Washington/Honolulu: An alert warning of a ballistic missile aimed at Hawaii today went off erroneously, sparking a panic in the US territory where fears of an attack by North Korea have heightened in recent months.
At around 8.07 am local Hawaii time, an emergency alert was sent to all cell phones in caps. “Ballistic missile threat inbounds to Hawaii. Seek immediate shelter. This is not a drill”.
About 10 minutes later, Hawaii Emergency Management Agency tweeted that there was no such threat. “No missile threat to Hawaii,” it said. The second emergency alert went out at 8:45 am.
“There is no missile threat or danger to the State of Hawaii. Repeat. False Alarm,” it said.
US Pacific Command in a separate statement said it detected no ballistic missile threat to Hawaii.
“Earlier message was sent in error,” it said.
It is unclear how or why the initial alert was sent out, and how many people received it.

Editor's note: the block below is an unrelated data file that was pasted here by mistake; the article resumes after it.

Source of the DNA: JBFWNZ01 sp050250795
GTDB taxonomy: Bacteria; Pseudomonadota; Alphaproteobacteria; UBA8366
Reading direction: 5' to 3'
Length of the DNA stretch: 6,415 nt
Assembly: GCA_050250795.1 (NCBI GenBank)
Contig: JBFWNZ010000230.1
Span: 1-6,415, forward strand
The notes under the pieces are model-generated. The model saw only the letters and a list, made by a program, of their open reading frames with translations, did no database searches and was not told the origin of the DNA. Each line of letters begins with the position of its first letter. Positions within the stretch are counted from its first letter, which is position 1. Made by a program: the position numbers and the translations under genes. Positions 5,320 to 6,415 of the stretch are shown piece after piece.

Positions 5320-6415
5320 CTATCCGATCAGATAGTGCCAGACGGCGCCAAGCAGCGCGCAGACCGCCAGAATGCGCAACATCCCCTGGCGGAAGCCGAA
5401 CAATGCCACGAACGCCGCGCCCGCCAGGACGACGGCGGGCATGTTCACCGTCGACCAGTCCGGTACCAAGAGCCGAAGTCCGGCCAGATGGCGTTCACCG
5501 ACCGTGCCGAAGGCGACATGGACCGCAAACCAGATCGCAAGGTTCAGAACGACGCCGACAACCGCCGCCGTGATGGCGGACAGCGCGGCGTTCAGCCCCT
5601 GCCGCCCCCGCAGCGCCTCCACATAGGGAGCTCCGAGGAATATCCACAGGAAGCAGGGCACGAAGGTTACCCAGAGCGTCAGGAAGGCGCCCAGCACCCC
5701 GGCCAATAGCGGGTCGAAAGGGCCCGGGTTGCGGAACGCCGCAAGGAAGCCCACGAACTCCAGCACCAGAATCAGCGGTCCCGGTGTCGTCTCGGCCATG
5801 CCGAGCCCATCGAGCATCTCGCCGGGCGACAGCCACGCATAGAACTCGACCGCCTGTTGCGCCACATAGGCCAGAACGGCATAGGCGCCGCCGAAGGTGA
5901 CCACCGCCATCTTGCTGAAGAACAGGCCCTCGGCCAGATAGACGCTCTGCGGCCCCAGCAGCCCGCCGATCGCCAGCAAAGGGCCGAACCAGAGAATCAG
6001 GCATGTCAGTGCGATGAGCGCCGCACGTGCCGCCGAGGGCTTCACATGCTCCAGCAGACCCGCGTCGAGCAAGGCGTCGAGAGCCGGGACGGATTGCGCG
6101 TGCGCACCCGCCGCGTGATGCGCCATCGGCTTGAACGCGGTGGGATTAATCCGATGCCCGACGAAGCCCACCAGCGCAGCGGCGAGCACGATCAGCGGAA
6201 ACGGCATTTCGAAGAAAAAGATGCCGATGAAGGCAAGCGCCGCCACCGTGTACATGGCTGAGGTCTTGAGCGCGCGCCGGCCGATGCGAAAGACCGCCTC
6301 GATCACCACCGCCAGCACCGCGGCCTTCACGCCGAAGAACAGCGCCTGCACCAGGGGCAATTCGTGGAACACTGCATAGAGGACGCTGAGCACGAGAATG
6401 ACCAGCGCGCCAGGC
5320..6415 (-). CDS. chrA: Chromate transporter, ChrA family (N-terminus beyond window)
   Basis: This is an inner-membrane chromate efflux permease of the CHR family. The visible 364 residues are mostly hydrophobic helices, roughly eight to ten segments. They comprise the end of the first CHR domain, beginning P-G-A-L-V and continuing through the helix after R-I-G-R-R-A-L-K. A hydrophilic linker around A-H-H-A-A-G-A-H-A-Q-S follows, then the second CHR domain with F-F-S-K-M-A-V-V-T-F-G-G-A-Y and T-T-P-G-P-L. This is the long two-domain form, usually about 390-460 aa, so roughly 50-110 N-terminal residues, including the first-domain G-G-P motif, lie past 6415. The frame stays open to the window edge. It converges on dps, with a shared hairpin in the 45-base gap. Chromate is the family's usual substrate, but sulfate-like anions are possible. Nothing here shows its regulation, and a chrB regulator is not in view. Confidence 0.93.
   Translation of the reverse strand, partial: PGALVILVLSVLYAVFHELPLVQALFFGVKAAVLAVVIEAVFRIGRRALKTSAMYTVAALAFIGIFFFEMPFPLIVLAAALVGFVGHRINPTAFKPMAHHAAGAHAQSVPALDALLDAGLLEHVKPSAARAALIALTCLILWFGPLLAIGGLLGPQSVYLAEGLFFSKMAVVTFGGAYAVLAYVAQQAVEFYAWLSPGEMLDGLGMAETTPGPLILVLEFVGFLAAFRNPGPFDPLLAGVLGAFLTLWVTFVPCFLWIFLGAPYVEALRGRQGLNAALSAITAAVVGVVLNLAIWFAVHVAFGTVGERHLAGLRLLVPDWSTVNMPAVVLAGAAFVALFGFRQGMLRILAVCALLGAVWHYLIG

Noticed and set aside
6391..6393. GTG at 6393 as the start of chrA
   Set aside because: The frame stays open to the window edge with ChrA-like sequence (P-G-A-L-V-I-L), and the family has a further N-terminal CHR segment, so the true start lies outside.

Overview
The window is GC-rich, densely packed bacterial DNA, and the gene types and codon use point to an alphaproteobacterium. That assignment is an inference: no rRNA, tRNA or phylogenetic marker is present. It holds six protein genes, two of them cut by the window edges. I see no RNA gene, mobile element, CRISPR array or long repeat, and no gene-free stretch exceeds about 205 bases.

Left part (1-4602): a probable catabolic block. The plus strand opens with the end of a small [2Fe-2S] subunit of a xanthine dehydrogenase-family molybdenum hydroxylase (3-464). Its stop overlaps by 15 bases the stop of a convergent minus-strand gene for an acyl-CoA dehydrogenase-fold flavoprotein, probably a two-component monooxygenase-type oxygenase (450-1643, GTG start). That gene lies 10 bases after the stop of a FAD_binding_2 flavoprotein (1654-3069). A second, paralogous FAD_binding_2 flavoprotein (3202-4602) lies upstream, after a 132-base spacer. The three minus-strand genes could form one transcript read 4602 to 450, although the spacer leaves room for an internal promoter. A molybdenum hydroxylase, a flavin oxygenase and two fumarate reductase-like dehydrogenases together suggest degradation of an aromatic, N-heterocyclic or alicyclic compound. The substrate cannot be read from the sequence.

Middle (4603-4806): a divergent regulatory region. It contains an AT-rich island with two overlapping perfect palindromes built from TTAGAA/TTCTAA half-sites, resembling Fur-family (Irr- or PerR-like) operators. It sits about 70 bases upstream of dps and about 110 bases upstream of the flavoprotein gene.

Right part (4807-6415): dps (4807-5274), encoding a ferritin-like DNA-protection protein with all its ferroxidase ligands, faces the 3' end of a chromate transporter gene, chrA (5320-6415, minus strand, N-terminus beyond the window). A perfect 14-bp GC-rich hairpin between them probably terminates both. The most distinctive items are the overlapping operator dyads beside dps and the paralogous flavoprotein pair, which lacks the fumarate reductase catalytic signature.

Wireless emergency alerts are usually dispatched during critical emergency situations and are a partnership of the Federal Communications Commission, Federal Emergency Management Agency and the wireless industry.
Shortly after the false alarm, FCC chairman Ajit Pai said the commission was launching an investigation into what happened.
White House Deputy Press Secretary Lindsay Walters said President Donald Trump has been briefed on the state of Hawaii’s emergency management exercise.
The alert came when tension with North Korea has been at one of the highest points in decades, and when North Korean dictator Kim Jong-un has promised more missile tests and threatened an atmospheric nuclear test.
Less than two months ago, Hawaii reinstated its Cold War-era nuclear warning sirens amid growing fears of an attack by North Korea.
Democratic Congresswoman Tulsi Gabbard said the people of Hawaii “just got a sense of the stark reality of what a nuclear strike on Hawaii would be”.
“Over a million of Hawaii’s people were faced with the immediate reality of having 15 minutes to find a place to “take shelter,” wondering where do I go? What shelter is going to protect me & my family from a nuclear bomb? But there’s nowhere to go, nowhere to hide,” she said in a series of lengthy tweets.
The Congresswoman from Hawaii, Gabbard accused Trump of “posturing” and not taking nuclear threats from North Korea seriously and urged to begin direct talks with Pyongyang without preconditions.